For those of us who have spent time with small children in public places, we’ve all been there. You know, when they get tired, bored, hungry…and therefore, cranky? Your heart beats a little faster, your eyes check the room for those “looks”, and you need a solution – fast. And you want to entertain your child without a smartphone.
If your go-to solution is an electronic device, you may enjoy a short reprieve, but you may also wonder what kind of pattern you’re helping to establish.
Reaching for an electronic device anytime you feel bored or unhappy may not be the healthiest option to impart. Learning to interact with people, and learning to entertain yourself are healthier AND doable strategies.
Crayons, paper, pens? Good choices. What if you’re without your usual bag of tricks? Here are 9 ways to entertain your child without a smartphone. And avoid the oncoming apocalyptic meltdown.
Get your Frank Sinatra or Barbra Streisand on and hum a familiar song like “Twinkle, Twinkle Little Star” or “Old McDonald,” and see if they can: a) name it, b) complete a line c) sing along for as long as possible.
Try this at a restaurant. Grab several objects, like silverware, packets, stir sticks and place them on the table. Instruct your sweetie pie to take a good look. Cover your collection with a napkin, and carefully remove one of the items without them being able to tell which one. This is your chance to be Houdini! Remove the napkin and ask which one is missing. Repeat as many times as possible. Try role reversal. They’ll love “fooling” you!
Also, check out this easy travel game –> Which Ninja Is Missing? An Awesome Memory Game For your Kids. It’s such a fun game that takes ZERO time to set up and keeps your kiddo completely interested and focused. Ninjas always rock, right?!
Choose an animal and play whatever version of 20 question your child is suited for. “Do you crawl?” “Do you swim?” When they guess correctly, spend some time making whatever animal sound it makes.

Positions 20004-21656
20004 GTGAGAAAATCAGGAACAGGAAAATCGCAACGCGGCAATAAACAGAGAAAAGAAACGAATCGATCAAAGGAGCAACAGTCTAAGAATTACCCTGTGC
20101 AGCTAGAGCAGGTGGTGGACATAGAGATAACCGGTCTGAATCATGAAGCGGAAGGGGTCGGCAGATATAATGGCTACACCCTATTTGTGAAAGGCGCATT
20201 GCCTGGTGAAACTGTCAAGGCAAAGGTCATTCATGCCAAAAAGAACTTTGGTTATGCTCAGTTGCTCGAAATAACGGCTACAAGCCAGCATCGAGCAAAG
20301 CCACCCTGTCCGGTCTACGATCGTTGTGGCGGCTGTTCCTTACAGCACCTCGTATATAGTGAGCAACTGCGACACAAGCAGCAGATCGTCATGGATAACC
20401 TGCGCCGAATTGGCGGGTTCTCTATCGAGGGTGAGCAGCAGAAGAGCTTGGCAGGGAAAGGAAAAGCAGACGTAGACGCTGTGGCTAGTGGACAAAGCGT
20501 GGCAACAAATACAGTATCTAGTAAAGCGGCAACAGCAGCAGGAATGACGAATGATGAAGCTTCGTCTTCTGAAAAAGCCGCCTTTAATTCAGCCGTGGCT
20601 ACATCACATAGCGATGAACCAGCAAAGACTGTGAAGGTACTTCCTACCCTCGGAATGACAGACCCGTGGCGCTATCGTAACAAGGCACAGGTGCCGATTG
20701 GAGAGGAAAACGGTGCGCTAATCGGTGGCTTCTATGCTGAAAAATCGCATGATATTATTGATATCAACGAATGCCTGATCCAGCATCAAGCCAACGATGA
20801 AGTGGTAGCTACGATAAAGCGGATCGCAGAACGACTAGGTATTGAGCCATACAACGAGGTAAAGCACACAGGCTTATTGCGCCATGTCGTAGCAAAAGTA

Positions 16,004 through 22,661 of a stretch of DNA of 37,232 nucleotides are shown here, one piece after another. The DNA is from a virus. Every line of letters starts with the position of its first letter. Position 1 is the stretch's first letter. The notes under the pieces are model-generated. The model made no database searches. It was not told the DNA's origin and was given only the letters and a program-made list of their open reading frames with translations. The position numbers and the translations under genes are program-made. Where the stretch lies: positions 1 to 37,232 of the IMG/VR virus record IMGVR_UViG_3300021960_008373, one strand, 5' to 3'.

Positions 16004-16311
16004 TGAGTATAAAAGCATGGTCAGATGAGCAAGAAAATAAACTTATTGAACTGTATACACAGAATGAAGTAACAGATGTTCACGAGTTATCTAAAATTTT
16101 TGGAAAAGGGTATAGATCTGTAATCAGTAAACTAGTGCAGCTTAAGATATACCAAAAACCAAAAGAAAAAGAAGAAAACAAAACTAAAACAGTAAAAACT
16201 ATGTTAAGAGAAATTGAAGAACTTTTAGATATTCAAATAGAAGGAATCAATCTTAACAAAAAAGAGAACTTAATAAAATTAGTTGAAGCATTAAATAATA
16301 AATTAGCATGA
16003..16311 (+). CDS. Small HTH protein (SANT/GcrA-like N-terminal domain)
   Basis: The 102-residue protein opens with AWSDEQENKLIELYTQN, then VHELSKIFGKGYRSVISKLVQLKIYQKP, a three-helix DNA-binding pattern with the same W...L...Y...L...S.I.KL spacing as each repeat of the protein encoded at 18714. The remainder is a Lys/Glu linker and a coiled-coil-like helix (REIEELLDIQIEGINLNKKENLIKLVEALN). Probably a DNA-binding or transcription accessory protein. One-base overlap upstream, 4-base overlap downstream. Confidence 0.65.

Find objects in your surrounding of different colors. Ask them, “Can you touch something that is X?” If your location is suitable for walking around, you can go mobile.
It’s the classic! Certainly solid territory for a little older child able to process this guessing game. Choose something both of you can see, then say, “I spy something, and it starts with ____.” If your child has a basic understanding of the alphabet and a modest vocabulary, fill in the blank with a letter. “I spy something, and it begins with the letter C.” It can help to sound it out: “Ca-Ca-Ca.” For the preliterate set who knows only their colors or shapes, substitute those categories instead. You can also describe the objects’ properties: “I spy something, and it’s rough and scaly/smooth and shiny.”
This one requires a pen and paper. Divide the paper into a quadrant. Draw the same shape in three of the squares, but draw a different one in the fourth. Examples: 3 cats, one elephant. Have them point shape that’s different. You can make a more advanced version for older children.
Riddles can be fun for you to come up with and for your child to solve. For example: “I have four legs and am covered in fluffy white wool. What I am?” or “I’m shaped like a circle, I have two hands, and numbers all around me. What am I?” Need a little inspiration?
Check out –> 15 Fall Riddles and Jokes for Kids
Show your kid your open empty hands. Place an object like your keys in one of your hands and close both hands. Put your hands behind your back and switch the object back and forth between them. Bring your closed hands back in front of you, and ask your child to guess which hand the object is in.
So, there they are:
9 Ways to Entertain Your Child without a smartphone.
Do you have some tried and true non-electronic kid entertaining ideas? Leave your tip in the comments below.
Now that School is back in session, life gets back to established routines. Here are 5 Amazing Cleaning Routines for Kids that actually work! We cover routines for:
- Toy pick up
We even cover the inevitable challenge points, sticking points, and what ifs. Consistent implementation will help change your family dynamic.
- Step #1: Clear the bed and make it. (1-2 minutes) No matter how atrocious the bed and floor seem, the first step is to throw EVERYTHING off the bed to the floor. I know, I know. This is how the mess was created in the first place. But it is also an important step in cleaning the room. With the bed clear, it is easy to make. And, a made bed makes any room look cleaner.